How to be professionally successful and feel it
By Jessica Brownlee
What is professional success, how can you get it and how to boost your feelings of accomplishment?
We all have goals and desires, things we want to achieve, work towards and aspire to. For many, being successful in their profession means reaching a goal, accomplishing something, achieving a level of status or expertise in their profession or just feeling good at what they do. The thing about being successful is not only about the things you measure and see but how you feel about those things.
Success is a very personal thing, and sometimes despite what it looks like to others we just don’t feel successful. And how you define and see your success is important. It influences your drive, motivation, your choices, priorities and ultimately what you pursue. So it kind of makes sense that to be successful and feel successful, you need to first know what success is to you.
Another secret of professional success is that success generally begets successes. When you feel like you have achieved something noteworthy, your reward center in your brain is activated, releasing all those feel good hormones, which in turn re-energizes, motivates and inspires you towards more success seeking behavior.
Clarifying your perception on professional success
Professional success really is personal, relative and contextual. Often the problem with our current mindsets and definitions of success is that we are subconsciously influenced by society and adopt external perspectives on what we define as our professional success. In fact, it is naïve to believe you have reached your current perception of success objectively and independently. For example, the unrealistic comparisons we make with others’ career posts on linkedin or any social media platforms makes us feel that perhaps we are not achieving at the level of others. Sometimes these unrealistic comparisons mean we see our peer group as earning more, achieving more and getting more status than us on a frequent basis, eroding our feelings of success.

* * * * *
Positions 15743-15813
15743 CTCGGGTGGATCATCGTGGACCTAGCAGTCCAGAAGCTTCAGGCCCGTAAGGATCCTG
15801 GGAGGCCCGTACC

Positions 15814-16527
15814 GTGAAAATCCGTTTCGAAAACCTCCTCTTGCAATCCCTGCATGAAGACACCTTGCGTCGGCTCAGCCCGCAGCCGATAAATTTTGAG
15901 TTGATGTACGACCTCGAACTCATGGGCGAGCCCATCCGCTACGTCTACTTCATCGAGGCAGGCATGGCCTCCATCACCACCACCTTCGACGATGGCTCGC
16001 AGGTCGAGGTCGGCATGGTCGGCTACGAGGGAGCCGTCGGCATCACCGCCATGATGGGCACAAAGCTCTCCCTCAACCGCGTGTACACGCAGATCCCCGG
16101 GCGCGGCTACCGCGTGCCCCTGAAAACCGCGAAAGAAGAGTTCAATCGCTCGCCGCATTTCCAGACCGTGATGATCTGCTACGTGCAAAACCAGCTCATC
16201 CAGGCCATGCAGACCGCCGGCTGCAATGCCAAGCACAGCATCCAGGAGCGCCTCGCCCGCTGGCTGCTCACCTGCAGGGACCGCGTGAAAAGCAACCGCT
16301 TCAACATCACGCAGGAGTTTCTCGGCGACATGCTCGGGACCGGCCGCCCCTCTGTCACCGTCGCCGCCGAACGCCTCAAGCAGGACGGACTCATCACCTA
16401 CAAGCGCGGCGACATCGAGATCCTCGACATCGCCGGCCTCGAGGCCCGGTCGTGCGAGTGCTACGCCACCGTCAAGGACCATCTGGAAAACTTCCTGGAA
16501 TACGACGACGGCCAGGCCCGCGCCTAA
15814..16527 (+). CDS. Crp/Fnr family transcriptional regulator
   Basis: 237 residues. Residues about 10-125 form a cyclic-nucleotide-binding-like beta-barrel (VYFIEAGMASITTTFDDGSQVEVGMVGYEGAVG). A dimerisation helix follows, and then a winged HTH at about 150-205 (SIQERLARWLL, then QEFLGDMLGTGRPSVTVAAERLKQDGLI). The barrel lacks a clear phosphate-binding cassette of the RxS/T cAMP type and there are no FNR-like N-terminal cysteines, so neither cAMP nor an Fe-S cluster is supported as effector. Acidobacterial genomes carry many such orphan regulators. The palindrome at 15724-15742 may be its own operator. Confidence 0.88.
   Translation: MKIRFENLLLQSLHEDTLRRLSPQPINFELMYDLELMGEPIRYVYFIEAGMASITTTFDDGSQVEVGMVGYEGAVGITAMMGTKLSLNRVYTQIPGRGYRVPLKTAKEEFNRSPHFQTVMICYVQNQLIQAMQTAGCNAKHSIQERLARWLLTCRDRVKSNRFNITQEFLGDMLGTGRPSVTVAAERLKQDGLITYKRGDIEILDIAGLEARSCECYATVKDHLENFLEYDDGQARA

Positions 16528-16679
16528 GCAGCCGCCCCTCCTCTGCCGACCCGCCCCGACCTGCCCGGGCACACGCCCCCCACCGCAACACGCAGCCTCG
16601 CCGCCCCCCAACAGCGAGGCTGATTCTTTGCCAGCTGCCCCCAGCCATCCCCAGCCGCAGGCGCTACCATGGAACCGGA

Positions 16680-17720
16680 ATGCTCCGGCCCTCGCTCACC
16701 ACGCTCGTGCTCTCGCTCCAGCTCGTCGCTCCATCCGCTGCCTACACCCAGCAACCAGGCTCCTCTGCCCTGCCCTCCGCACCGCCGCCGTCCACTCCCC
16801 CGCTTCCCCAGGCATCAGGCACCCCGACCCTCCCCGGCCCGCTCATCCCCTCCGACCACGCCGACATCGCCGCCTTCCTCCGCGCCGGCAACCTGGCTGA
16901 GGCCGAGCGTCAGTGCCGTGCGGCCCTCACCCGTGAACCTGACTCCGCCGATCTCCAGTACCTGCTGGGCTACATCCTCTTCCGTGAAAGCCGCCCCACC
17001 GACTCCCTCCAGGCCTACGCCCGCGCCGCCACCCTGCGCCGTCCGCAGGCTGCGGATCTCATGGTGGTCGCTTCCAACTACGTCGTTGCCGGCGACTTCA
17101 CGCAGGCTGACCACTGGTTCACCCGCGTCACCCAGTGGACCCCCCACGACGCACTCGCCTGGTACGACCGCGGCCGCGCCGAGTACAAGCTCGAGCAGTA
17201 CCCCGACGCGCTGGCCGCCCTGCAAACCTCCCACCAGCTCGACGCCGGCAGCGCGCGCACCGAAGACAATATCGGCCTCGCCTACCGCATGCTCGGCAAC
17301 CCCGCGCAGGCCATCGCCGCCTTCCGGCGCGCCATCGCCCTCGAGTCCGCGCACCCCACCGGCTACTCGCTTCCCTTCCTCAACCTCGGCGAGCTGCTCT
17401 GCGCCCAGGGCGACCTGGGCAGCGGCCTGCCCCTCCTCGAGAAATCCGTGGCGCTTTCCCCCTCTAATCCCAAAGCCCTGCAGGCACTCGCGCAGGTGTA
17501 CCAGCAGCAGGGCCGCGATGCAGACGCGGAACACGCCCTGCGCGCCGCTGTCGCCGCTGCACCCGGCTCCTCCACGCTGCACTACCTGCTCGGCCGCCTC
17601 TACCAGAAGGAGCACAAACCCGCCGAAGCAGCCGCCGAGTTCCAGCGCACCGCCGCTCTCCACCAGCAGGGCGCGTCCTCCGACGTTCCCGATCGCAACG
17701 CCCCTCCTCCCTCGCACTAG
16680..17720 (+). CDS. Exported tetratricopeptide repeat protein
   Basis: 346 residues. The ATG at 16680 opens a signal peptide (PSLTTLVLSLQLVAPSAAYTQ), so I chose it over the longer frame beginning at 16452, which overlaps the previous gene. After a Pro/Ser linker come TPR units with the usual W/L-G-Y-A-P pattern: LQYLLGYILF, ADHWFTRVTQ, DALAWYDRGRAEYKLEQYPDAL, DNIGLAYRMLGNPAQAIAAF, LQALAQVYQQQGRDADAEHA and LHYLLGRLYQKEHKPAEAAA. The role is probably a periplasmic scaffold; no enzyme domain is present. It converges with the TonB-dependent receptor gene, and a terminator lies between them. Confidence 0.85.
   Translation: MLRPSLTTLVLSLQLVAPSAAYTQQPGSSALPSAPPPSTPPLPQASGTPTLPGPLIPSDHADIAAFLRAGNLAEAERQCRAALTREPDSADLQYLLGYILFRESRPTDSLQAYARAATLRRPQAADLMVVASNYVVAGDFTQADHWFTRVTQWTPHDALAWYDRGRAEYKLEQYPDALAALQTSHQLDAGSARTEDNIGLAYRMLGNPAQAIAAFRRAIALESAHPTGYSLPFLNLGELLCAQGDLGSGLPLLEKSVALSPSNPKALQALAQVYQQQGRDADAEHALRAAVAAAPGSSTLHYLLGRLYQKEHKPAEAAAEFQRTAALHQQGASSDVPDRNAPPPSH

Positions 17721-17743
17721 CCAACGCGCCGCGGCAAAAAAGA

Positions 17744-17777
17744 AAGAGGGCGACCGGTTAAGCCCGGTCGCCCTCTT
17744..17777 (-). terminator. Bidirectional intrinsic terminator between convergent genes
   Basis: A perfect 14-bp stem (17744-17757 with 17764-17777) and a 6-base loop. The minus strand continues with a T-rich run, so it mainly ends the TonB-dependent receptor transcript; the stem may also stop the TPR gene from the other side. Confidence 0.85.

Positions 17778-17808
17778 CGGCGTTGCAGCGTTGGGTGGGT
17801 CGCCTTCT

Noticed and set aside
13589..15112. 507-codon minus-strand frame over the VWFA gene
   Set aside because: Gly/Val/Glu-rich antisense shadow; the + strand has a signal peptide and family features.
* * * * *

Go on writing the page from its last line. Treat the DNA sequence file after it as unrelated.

Your current physical and mental state can also make you feel unsuccessful. Our body’s energy levels impact our decision making. Numerous studies have shown that your physical body shapes your mind. A hungry, tired or depleted person is more likely to come to a negative assessment of their professional success than someone who is rested and experiencing balanced blood sugar. Similarly, someone who is pessimistic or in a negative frame of mind, perhaps from sustained stress at work or the pandemic, is more likely to not feel successful than a person who is in mentally healthy space.
Another thing to consider is how you are measuring your success, you may use measures of success which are stacked against you, making you feel like a failure again and again. What do we mean by this? A great example is you might be measuring your success purely on your annual income instead of your work life balance. So you earn less than your friend in their job but they work at least 60 hours a week compared to your 40. Similarly, research by Lean In shows women are less likely to receive a promotion to manager than men, which implies if you are a woman measuring your success by an increase in seniority of position instead of an increase in your expertise or achievements, you will feel unsuccessful despite the odds being stacked against you and your professional performance.
So an important starting point to boost your professional success and feel fulfilled is to clarify your perception. Awareness is key to achieving your success. A great way to do that is to reflect and build your understanding, try working through these example questions to craft a professional success vision for yourself:
- What do I value about my work?
- What do I value about myself at work?
- What are my unique strengths I bring to the table?
- What are deal breakers and dealmakers for me in my profession?
- What am I proud of and why?
Boosting your professional success
Now that you have insights into your perception of success, let us look at ways you can really be and feel successful. Maybe you find you’re doing everything you can to be professionally successful but you just do not feel successful. While some small mindset shifts and focus areas will ensure you’re more successful, half the reason you are pursuing professional success is to feel good about your work, yourself and what you can accomplish. Here are our top eight suggestions to boost your success, letting you really feel and live the successes you envision:
- Be aware of your strengths:
Being aware of your unique talents and strengths definitely allows you to seek out and identify opportunities where you can leverage these. You can also make sure you develop the areas of yourself to compliment your strengths and grow your success.
- Assume responsibility:
A major difference between mediocre and successful people is assuming responsibility. It is not about taking things personally but rather taking responsibility for the part you play, in both positive and negative happenings and assuming responsibility for all your actions.